Histopathological effects of androgen deprivation in prostatic cancer

F. Civantos, Mark S Soloway, J. E. Pinto

Research output: Contribution to journalArticlepeer-review

77 Scopus citations


Thanks to earlier detection of clinically significant prostatic adenocarcinoma by measurement of serum prostate-specific antigen (PSA) levels, increasing numbers of patients are undergoing radical prostatectomy. However, the curative potential of this procedure is seriously limited by clinical understating, which results in positive surgical margins and a marked increase in disease progression. In a multicenter study, histopathologic evaluation of radical prostatectomy specimens showed that presurgical androgen deprivation with leuprolide plus flutamide reduced the incidence of surgical margin involvement by 62%. In patients who resolved androgen deprivation therapy, characteristic and recognizable histopathologic changes in nontumor glands included atrophy, basal cell prominence, vacuolated luminal cell layers, and squamous and transitional cell metaplasia. Androgen deprivation markedly reduced the incidence of prostatic intraepithelial neoplasia (PIN) to 35%. The effects of androgen deprivation on prostatic carcinoma included smaller tumor glands, pyknosis and empty glandular spaces, and vacuolization and degeneration of tumor cells with an inflammatory response. Similar but less pronounced changes with no decrease in PIN were observed in finasteride-treated patients. It is important for pathologists to be aware of these histological changes and process tissue appropriately, because the changes effect the recognition and histological grading of tumors in radical prostatectomy specimens.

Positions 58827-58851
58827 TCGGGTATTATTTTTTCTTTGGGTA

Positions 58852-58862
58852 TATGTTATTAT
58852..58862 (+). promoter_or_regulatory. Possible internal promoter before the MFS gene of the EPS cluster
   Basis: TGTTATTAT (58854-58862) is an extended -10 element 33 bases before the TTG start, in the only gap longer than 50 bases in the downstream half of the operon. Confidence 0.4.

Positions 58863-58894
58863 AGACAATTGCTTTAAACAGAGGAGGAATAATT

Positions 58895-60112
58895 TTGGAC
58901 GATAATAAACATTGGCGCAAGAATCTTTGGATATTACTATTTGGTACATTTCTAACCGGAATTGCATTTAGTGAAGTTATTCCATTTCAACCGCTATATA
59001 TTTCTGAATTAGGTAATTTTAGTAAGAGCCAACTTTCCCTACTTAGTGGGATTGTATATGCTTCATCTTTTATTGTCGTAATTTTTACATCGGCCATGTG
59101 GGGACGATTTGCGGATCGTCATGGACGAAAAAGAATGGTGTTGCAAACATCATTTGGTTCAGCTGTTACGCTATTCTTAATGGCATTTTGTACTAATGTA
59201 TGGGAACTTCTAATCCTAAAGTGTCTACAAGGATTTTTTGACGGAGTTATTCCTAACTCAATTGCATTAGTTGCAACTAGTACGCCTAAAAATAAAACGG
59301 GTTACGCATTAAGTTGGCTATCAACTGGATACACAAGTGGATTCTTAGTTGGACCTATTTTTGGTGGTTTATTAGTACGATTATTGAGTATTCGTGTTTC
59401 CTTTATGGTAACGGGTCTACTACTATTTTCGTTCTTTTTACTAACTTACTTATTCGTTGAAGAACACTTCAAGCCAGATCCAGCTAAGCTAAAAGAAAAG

Original languageEnglish (US)
Pages (from-to)22-31
Number of pages10
JournalSeminars in Urologic Oncology
Issue number2 SUPPL. 2
StatePublished - Jun 5 1996


  • hormone therapy
  • pathology
  • Prostate cancer

ASJC Scopus subject areas

  • Urology


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